The Well-Ordering principle states that for every set $X$, there exists a well-ordering $\leq$ on $X$.

Let us not assume the Axiom of Choice. Let $\alpha$ be an uncountable cardinal and suppose the following is true: For every set $X$ of cardinal $\alpha$, there exists a well-ordering $\leq$ on $X$.

Can one now prove the well-ordering principle on any cardinal?

I ask this because, in a conversation with some people, i heard the claim that the existence of the Vitali set is equivalent to the axiom of choice, and therefore to the well-ordering principle. But now, i highly doubt that is true, since in the construction of the Vitali Set, one only need to assume that the well-ordering principle (or the axiom of choice, depending on how you take the crucial step) is true for sets of cardinal $2^{\aleph_0}$.

Nevertheless, if the restriction of the well-ordering principle to $2^{\aleph_0}$ imply the general well-ordering principle, i can totally see how this would be true.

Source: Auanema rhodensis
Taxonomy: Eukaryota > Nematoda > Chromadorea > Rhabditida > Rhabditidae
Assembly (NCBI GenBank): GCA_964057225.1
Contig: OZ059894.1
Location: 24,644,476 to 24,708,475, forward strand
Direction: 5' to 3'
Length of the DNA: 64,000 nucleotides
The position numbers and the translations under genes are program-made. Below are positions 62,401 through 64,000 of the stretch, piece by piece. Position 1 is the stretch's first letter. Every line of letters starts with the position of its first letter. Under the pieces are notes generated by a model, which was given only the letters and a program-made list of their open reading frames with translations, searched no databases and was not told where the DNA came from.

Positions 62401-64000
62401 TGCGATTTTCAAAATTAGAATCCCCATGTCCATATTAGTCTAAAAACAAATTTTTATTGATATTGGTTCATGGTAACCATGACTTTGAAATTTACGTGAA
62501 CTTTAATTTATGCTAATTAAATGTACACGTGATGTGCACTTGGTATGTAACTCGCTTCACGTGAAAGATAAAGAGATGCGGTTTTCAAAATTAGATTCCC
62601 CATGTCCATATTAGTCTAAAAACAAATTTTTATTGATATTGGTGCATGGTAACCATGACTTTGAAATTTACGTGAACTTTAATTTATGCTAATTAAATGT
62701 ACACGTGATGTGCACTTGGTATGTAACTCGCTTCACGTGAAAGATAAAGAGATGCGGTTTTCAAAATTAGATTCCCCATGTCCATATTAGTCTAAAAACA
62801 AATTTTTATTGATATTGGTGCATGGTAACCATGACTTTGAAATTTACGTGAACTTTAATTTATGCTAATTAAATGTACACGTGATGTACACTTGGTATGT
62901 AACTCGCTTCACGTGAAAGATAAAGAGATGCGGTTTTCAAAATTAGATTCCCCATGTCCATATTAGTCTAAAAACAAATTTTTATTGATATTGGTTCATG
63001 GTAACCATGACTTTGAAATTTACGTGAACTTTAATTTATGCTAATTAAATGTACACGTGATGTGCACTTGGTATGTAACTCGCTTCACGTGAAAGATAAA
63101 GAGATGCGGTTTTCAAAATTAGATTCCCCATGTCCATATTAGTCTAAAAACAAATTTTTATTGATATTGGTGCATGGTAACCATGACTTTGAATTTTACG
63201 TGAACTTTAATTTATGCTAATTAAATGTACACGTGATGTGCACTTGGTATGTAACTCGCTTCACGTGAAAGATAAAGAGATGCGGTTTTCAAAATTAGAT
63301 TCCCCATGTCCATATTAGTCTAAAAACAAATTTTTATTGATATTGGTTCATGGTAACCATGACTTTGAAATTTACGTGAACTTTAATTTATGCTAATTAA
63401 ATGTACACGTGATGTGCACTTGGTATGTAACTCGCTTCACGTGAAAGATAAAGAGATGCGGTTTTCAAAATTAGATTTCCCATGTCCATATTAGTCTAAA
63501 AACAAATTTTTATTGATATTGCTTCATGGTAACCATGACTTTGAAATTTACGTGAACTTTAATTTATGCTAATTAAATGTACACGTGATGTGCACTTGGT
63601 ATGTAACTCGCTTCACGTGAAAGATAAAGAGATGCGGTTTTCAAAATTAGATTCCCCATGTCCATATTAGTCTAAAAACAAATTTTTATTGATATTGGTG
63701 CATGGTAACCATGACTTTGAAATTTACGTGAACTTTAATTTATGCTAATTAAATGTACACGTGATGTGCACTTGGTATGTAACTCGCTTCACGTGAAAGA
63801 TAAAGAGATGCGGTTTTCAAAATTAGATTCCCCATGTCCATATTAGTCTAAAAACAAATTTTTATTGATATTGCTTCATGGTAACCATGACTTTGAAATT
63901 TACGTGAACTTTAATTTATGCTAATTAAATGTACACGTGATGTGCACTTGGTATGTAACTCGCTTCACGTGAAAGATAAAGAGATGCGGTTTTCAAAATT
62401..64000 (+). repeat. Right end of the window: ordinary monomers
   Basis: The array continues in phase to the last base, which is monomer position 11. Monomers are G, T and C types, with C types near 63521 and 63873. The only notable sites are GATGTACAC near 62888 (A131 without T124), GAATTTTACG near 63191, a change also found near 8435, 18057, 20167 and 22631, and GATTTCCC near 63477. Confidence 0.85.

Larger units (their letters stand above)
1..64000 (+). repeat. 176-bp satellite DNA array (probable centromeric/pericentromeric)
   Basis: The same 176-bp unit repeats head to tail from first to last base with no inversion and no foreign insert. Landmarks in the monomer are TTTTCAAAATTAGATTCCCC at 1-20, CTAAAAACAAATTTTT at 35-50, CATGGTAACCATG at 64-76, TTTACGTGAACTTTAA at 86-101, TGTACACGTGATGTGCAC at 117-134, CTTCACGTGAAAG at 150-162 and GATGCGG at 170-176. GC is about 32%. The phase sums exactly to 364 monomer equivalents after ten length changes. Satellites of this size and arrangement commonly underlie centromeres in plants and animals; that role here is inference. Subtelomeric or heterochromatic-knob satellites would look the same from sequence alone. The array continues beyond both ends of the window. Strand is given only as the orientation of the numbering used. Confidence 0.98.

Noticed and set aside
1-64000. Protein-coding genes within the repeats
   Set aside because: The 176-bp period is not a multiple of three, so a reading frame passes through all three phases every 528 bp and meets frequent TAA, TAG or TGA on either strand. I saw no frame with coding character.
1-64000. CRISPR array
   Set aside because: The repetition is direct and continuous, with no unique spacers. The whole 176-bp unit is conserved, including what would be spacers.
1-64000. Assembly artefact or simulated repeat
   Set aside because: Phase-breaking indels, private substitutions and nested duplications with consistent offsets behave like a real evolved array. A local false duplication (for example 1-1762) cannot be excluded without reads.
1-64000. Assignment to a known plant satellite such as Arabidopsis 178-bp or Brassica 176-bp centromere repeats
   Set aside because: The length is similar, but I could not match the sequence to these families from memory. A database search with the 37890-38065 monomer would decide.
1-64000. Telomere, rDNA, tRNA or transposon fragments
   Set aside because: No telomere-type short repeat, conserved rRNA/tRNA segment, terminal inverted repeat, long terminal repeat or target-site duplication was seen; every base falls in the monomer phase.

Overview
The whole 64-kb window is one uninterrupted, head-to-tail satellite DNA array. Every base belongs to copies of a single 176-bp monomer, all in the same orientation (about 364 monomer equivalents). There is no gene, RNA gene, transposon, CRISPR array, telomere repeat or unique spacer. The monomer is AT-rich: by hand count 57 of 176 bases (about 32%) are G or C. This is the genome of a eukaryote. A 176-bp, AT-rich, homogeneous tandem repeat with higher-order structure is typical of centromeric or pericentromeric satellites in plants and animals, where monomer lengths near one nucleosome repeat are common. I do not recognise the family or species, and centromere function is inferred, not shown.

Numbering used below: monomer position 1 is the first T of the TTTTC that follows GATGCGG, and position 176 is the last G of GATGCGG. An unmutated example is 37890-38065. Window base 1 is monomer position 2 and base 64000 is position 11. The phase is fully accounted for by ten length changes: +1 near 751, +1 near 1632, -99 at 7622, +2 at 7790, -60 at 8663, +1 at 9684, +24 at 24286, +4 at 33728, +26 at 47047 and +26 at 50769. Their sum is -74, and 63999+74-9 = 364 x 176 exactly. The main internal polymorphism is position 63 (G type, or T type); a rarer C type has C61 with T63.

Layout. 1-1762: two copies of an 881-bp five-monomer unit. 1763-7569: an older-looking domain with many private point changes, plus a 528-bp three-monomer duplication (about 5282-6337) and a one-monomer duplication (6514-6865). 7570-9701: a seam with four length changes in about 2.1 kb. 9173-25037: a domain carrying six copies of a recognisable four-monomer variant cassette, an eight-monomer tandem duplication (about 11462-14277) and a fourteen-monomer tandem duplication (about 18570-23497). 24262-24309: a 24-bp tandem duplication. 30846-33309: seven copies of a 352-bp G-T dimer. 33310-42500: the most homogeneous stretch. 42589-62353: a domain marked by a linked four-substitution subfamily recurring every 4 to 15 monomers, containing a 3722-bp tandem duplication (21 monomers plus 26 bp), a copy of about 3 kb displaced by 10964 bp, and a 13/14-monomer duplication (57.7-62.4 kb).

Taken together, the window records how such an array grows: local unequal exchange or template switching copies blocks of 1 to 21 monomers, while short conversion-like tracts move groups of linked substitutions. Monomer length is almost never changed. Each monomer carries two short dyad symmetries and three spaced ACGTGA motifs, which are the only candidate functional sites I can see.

The answer is negative. And you are correct. To construct a Vitali set one only need choice up to $2^{\aleph_0}$, or that the real numbers can be well ordered (which might happen regardless to how badly choice fails in the universe).

The universe of set theory has sets much much larger than the real numbers, and even more is true: the universe is built in steps, and the real numbers appear fairly soon in the construction, and the axiom of choice could hold for sets up to some step, and then fail incredibly above some point of the construction of the universe.

One last remark would be that cardinal is ambiguous without choice. Specifically, some people use it exclusively to talk about well ordered cardinals, and in that case every set which is equipotent to an ordinal has a well ordering. Just it's true that the real numbers might not have a cardinal. I prefer the broader usage of the term cardinal to talk about cardinals of arbitrary sets, in which case the question has some actual content to it.


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